The orbital distribution of radar-detected meteoroids of the Solar system dust cloud


E-mail: (DPG); (WJB)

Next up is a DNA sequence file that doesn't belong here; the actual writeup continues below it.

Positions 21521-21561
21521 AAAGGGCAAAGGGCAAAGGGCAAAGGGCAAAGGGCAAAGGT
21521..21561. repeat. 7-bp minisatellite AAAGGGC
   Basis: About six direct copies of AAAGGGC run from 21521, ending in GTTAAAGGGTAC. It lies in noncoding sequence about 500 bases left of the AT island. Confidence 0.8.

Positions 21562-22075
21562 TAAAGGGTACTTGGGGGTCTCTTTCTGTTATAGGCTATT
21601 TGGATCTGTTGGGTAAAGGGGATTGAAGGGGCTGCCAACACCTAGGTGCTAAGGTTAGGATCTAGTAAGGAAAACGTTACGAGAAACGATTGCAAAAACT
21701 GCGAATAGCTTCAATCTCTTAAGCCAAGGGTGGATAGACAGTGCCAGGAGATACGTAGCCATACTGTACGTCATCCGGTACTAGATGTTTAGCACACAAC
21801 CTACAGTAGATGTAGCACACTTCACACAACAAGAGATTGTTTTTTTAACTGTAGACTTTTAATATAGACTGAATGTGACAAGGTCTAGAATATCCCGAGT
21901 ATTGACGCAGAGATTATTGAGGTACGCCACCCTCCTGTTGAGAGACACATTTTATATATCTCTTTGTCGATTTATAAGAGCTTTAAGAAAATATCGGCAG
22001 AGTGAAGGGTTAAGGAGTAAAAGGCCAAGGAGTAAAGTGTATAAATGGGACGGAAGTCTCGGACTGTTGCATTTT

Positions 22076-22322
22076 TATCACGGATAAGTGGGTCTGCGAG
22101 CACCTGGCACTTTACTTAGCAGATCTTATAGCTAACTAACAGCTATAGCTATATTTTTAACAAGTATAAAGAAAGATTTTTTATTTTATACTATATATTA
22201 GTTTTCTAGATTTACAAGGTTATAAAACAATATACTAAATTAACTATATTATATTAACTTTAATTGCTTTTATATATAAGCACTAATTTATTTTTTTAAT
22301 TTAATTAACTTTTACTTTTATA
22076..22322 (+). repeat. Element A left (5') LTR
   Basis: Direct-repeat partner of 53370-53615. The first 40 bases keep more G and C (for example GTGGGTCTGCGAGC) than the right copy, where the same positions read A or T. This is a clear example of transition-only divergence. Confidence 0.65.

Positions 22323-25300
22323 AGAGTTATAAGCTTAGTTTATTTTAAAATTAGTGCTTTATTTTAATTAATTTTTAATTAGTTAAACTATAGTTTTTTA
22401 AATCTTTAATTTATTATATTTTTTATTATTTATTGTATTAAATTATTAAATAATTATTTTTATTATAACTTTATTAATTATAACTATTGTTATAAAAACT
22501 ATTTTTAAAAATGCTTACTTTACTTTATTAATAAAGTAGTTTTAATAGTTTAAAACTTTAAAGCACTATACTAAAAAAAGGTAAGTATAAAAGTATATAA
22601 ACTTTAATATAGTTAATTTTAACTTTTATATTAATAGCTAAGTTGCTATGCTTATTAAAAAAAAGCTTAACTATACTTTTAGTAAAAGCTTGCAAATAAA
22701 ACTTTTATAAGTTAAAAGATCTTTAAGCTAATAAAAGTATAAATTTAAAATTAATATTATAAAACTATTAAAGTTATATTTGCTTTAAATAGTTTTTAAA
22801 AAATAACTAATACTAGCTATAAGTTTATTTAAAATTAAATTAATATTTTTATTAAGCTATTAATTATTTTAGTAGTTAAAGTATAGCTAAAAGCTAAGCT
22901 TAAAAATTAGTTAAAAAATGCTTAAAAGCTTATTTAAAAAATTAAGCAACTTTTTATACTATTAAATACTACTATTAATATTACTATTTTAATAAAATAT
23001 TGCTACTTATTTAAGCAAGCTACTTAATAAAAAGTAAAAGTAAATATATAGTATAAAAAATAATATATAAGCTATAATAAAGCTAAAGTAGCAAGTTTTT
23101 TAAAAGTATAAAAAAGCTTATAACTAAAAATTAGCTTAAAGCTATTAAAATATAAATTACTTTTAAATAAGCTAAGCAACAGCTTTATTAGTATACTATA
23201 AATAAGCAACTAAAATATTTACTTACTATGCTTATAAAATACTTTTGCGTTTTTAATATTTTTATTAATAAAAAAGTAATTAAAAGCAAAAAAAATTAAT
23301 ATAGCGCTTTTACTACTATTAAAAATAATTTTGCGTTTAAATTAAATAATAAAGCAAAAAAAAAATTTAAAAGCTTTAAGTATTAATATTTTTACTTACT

The radar meteoroid orbit data set obtained from the AMOR facility in Christchurch, New Zealand (longitude 172°39′ E, latitude 43°34′ S) between 1995 May and 1999 October contains ∼5 × 105 high-quality meteor records. The system was very sensitive compared with previous surveys, with a limiting radio magnitude of +14 corresponding to a 3 × 10−10 kg meteoroid mass limit (40-μm diameter) being achieved. This data set is here examined to determine and remove biases inherent in the radar method. The fully corrected meteoroid orbital distribution at 1 au from the Sun is derived. This distribution replaces a previous, much used, orbital distribution produced by the earlier Harvard Radio Meteor Program (HRMP). Anomalies have been found in the original debiasing of the latter which strongly favoured meteoroids observed at low speeds. Three forms of output orbital element distributions have been produced in the present study. To aid comparisons, these forms are identical to those produced by the HRMP: the ‘directly observed’ output is that with no corrections applied, the ‘atmospheric’ sample is corrected for all in-atmosphere effects, which includes electromagnetic wave propagation and ionospheric effects and the influence of the particular form of the radar system, and the ‘space sample’ is additionally corrected for collision probability with the Earth. The space sample has rather higher eccentricity and larger semimajor axis length orbits than directly observed by AMOR. Its inclination distribution shows a general decrease in number with inclination: with a peak at ∼20° and few meteors at inclinations very close to the ecliptic; a small population remains from the original ∼50 per cent of orbits in retrograde orientations. Comparison with the original HRMP space distributions shows little agreement, however the revised HRMP orbital element distributions of Taylor and Elford compares well. The higher number of orbits in the AMOR data set and the uncertainty involved in re-reducing the older HRMP data shows a strong direction for the use of the AMOR as a standard.